Signs of this were evident in European qualifying, scoreless draws at home to Luxembourg and away in Belarus, a loss to Sweden in Stockholm led coach Didier Deschamps to question his team’s ability to control opponents and manage difficult situations throughout the campaign.
More recently they outclassed Colombia in an opening 25 minutes of sublime football in Paris and then without warning switched from magical to meek, seeing a two-goal lead fizzle into a 3-2 loss. They can be beaten. And, more importantly, they can beat themselves.
It is another golden generation of talent for Les Blues that has not yet realised championship success. Raphael Varane and Samuel Umtiti have a chance to create a Blanc-Desailly France 98 aura in the centre of defence.
The midfield pivot N’Golo Kante’s insatiable appetite to close down space allows Paul Pogba the freedom to push into attacking areas and combine with the frightening trio of Antoine Griezmann, Kylian Mbappe and Olivier Giroud.
With an embarrassment of quality other coaches envy, it’s the attacking third where coach Didier Deschamps has his biggest selection dilemma.
Dimitri Payet’s dream appears to be over after the Marseille winger broke down with a hamstring injury during the UEFA Europa league final loss to Atletico Madrid. The sight of France teammate and Atleti striker Griezmann consoling a distraught Payet was raw emotion in the high stakes of FIFA World Cup ambition.
Will Deschamps favour Alexandre Lacazette who’s never been convincing at international level, or the more precocious Anthony Martial, Kingsley Coman or Thomas Lemar?
When assessing Australia’s chances Bert van Marwijk was direct, if not decidedly unambitious. “Against France you maybe lose 9 or 9.5 times; I want to get in a situation we can improve this to 6 or 6.5, so we have a chance”
"I like to play offensive football. But I also like to win. I will not hesitate to take decisions in games that I think I can win in another way."
The Dutchman is the type of coach to ask questions of France’s resolve. He will look to enforcer Mile Jedinak to infuse self-belief amongst the Socceroos, to stay disciplined, focused and aggressive is closing down space.
Massimo Luongo, coming off an outstanding season with QPR, believes the players will turn the low expectation of Australia getting out of the group into a positive.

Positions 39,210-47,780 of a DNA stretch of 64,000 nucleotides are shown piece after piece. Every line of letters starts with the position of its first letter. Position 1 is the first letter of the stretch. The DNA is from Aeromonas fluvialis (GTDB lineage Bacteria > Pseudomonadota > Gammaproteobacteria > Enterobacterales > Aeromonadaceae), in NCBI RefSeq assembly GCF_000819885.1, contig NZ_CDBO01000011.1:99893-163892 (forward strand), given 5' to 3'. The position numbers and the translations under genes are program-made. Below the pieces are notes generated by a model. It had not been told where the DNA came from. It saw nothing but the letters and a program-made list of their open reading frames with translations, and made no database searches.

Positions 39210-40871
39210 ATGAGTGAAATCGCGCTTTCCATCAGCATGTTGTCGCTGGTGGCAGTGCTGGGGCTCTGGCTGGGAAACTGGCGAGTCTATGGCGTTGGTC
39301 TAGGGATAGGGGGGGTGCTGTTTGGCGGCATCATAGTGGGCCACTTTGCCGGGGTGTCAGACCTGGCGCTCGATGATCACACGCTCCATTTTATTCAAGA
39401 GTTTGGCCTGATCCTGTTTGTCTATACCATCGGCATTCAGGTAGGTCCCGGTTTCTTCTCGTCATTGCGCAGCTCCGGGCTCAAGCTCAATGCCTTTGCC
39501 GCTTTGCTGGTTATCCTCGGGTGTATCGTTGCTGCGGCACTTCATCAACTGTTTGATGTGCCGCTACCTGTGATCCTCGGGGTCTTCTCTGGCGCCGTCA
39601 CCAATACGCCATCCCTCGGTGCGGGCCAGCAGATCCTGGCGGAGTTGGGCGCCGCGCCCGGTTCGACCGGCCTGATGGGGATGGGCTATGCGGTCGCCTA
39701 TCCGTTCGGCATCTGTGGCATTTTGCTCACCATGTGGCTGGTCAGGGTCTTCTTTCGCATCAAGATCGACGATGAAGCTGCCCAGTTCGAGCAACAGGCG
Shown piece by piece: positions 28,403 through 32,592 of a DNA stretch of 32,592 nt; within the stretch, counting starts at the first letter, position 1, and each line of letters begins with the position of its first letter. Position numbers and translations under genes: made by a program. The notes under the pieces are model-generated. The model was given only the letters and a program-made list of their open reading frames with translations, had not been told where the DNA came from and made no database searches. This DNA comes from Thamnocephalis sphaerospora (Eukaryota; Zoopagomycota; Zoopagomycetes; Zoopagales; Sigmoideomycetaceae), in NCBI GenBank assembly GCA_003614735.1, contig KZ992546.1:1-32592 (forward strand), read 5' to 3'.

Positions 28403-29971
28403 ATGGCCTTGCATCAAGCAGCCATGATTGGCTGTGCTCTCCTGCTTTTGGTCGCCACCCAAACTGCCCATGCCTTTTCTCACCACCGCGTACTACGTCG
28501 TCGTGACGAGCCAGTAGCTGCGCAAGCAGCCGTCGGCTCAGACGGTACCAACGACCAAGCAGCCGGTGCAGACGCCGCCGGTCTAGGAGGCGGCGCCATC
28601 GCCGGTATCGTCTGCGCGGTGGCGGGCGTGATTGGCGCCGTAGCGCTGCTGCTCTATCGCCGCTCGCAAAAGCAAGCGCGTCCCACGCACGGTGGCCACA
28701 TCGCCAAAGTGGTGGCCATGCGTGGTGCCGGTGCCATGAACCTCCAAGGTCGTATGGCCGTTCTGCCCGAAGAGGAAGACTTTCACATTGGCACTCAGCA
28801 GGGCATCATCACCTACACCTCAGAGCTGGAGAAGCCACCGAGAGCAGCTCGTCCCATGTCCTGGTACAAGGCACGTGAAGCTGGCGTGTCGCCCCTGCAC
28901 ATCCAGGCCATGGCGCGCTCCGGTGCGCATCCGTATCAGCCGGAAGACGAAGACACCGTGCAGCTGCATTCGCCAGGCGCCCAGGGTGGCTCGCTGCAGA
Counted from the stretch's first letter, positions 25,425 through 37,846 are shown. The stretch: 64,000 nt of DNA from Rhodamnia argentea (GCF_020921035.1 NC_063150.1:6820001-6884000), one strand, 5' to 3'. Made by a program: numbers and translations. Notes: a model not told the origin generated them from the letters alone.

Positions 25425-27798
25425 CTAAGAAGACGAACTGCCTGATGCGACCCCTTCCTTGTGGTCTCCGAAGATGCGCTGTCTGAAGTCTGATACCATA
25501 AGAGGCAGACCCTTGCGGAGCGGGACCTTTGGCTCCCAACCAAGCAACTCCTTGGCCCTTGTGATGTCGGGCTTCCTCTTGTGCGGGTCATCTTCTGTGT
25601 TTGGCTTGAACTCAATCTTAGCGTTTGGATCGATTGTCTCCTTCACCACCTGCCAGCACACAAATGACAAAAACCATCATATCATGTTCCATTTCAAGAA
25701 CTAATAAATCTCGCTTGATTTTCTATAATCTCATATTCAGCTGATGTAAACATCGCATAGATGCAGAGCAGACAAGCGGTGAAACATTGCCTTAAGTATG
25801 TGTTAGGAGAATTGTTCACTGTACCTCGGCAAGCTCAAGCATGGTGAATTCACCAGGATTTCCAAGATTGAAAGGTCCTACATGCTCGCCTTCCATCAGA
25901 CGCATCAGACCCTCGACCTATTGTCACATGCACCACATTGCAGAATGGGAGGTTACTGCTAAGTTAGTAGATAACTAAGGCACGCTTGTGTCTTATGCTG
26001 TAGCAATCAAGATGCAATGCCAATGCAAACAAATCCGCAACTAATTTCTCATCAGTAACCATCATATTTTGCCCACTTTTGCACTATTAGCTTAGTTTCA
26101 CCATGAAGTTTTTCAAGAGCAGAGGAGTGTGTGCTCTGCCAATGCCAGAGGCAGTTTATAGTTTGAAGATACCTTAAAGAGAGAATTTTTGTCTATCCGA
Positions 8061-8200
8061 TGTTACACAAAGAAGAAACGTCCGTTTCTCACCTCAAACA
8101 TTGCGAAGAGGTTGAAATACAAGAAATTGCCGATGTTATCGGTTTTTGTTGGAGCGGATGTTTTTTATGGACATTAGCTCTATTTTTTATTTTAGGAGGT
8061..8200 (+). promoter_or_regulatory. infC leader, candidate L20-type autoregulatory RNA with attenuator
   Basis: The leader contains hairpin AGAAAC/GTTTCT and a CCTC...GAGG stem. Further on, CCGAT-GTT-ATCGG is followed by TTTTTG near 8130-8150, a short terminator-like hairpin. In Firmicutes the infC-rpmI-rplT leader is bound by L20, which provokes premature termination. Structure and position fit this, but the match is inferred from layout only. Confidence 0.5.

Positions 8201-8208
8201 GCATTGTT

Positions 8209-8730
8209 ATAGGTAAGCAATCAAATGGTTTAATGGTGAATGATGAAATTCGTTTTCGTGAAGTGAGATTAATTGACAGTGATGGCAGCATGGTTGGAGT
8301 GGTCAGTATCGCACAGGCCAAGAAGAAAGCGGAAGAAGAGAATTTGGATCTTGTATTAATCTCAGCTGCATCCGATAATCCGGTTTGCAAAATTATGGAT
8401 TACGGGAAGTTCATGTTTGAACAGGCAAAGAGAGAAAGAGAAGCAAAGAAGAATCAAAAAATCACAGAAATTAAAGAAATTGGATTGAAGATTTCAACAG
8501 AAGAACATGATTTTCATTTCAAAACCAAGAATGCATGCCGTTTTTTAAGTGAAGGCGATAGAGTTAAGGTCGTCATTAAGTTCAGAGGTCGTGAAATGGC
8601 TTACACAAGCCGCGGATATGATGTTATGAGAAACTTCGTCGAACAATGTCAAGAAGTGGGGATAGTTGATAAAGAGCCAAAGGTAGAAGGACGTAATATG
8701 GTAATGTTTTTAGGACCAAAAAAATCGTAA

“I think they all look at us as, maybe, the weakest side in the group," Luongo said. "We use that to our advantage ... we've been the underdog before."
The question is: can Australia expose the French mentality in game one, under the harshest spotlight, to make an impact?
It is near impossible to see a come from behind result for Australia if France build momentum. Lead and hang on will be the order of the day.
There’s a saying in Denmark: there were two Laudrup’s, but there’s only one Eriksen.
“There’s also a level of anxiety as to how reliant the national team is on Eriksen’s gifts,” according to Danish Broadcasting Corporation commentator Adreas Kraul.
The Tottenham star was arguably the most influential of any player in European World Cup qualifying with 11 goals in 12 matches including a hat-trick in the deciding playoff match in Dublin to bury the Republic of Ireland's hopes.
Under former coach Morten Olsen who demanded tactical rigidity, Eriksen scored only one goal in 23 qualifiers or tournament matches. He’s been transformed under Age Hareide. The Norwegian has allowed a South American type freedom that Eriksen’s been crying out for, other players too have also been released from the shackles of a tight structure.
Midfield partner and Bundesliga-based Thomas Delaney is a box-to-box operator with thunder in his left boot and a superb passing range. In Pione Sisto, the Dane’s have a winger with untapped potential who slips into dangerous pockets of space and is the perfect foil for robust target man Nicolai Jorgensen and the classy Eriksen.